There are plenty of famous animated cats in cartoons, on television and in the movies. We’re probably all familiar with the likes of Sylvester, Felix, Tigger, Oscar, Tom and Garfield, but what about live cat actors? It seems like the live dog actors get all the press. Even here, I recently wrote about Eddie, the dog from Frasier, and Toto but I’ve never given any space to live cat actors.
Granted, anybody that has ever shared their life with a cat knows it’s not easy to teach a cat to perform a task on command. For that reason, there are not as many famous cat actors to write about. Still, our feline thespians should get the recognition they deserve, so here is a little background on some famous cat actors.
A congenial orange tabby named Vito Vincent has achieved a level of fame and a reputation for being incredibly calm, even amidst the hustle and bustle of film and television sets. So far, Vito has gained recognition by being on high profile TV shows that film in New York, like 30 Rock and The Colbert Report. His owner and manager believes that Vito will get even bigger and better gigs in Hollywood, so they recently moved from the Big Apple to the West Coast so Vito could let his star shine bright.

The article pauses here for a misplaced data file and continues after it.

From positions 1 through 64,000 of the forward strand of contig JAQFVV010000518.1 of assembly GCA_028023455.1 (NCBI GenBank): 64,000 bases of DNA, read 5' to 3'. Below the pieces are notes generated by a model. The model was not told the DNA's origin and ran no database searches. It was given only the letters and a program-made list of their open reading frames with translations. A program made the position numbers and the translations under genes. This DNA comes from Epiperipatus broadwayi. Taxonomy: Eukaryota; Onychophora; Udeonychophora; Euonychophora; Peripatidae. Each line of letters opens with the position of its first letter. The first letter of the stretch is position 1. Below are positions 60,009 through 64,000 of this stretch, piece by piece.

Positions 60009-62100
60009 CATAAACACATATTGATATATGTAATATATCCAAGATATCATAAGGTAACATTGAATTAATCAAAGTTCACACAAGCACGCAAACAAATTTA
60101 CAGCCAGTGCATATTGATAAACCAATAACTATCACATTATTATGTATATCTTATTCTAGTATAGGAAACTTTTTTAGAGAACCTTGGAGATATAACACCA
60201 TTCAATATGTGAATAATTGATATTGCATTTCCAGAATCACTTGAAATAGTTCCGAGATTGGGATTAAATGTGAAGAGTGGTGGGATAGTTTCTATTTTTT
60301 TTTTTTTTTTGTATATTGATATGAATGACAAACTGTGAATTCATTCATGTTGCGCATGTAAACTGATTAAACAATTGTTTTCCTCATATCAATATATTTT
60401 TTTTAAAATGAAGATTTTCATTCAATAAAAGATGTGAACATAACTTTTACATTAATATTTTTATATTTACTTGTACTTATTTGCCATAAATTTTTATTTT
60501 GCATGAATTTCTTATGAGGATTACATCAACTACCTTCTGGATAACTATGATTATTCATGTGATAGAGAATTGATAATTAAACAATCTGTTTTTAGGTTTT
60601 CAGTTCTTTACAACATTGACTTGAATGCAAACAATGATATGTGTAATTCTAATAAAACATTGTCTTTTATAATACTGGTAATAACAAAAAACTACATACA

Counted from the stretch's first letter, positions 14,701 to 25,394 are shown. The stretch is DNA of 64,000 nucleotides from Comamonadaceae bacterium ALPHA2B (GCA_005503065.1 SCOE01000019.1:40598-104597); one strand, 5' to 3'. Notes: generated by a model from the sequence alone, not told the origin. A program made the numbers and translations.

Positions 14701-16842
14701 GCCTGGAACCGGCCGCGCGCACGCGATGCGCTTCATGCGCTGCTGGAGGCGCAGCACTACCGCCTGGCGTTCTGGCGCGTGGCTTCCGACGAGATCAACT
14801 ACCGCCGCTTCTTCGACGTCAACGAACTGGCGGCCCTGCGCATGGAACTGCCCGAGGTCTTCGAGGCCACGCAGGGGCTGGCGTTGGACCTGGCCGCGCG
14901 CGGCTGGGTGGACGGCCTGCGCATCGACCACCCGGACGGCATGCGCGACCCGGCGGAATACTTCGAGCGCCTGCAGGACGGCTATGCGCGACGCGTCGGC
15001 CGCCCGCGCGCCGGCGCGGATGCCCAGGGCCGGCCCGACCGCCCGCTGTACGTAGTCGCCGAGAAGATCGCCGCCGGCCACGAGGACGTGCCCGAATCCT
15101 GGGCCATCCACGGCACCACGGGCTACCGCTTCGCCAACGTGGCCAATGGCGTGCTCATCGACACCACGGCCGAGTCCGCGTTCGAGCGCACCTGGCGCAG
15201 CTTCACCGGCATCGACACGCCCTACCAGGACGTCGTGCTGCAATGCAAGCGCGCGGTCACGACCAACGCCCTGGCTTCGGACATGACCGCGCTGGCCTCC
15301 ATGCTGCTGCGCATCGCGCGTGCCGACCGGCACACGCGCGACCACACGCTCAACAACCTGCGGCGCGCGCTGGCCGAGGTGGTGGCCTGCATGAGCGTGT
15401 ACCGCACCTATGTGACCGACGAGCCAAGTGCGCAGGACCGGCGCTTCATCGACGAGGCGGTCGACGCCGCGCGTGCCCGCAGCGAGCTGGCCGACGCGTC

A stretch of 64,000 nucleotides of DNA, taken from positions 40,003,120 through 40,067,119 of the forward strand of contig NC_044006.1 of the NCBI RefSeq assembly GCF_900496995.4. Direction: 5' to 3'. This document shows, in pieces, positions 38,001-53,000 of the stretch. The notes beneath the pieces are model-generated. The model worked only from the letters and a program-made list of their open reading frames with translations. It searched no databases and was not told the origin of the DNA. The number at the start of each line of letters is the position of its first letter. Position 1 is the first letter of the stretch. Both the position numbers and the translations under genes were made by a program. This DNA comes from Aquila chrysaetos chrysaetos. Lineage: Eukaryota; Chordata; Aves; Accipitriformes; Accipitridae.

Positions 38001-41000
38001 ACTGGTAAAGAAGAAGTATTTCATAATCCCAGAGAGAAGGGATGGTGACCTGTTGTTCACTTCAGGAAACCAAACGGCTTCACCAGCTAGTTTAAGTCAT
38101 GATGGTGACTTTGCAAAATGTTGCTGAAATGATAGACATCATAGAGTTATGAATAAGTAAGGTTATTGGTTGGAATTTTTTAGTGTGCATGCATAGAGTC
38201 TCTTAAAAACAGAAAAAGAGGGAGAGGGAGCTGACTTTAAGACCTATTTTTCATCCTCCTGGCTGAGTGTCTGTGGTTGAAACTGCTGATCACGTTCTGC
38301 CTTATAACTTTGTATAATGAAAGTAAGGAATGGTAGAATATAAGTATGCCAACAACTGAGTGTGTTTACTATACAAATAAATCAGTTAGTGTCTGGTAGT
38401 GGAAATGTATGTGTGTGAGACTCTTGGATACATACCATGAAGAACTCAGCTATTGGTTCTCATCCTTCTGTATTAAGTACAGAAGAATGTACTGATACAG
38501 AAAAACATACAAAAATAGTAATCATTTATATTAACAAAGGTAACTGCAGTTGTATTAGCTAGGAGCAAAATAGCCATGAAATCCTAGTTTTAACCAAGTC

In The Adventures of Milo & Otis, the cat actor and the dog actor got equal screen time. Oh well, at least the cat got top billing. In fact, The Adventures of Milo & Otis is a remake of a Japanese movie called Koneko Monogatari, which means A Kitten’s Story. Milo is an orange tabby kitten and her canine companion is a pug named Otis. Dudley Moore provides the voices of both characters and all of the actors are animals; no humans show up in this film. The movie reportedly took four years to complete due to the complexities of working strictly with animal actors – I wonder how many truckloads of training treats like CANIDAE TidNips and Snap-Bits were used to get the animals to do what they were supposed to?
|Mishka meets an abandoned bear cub
By Linda Cole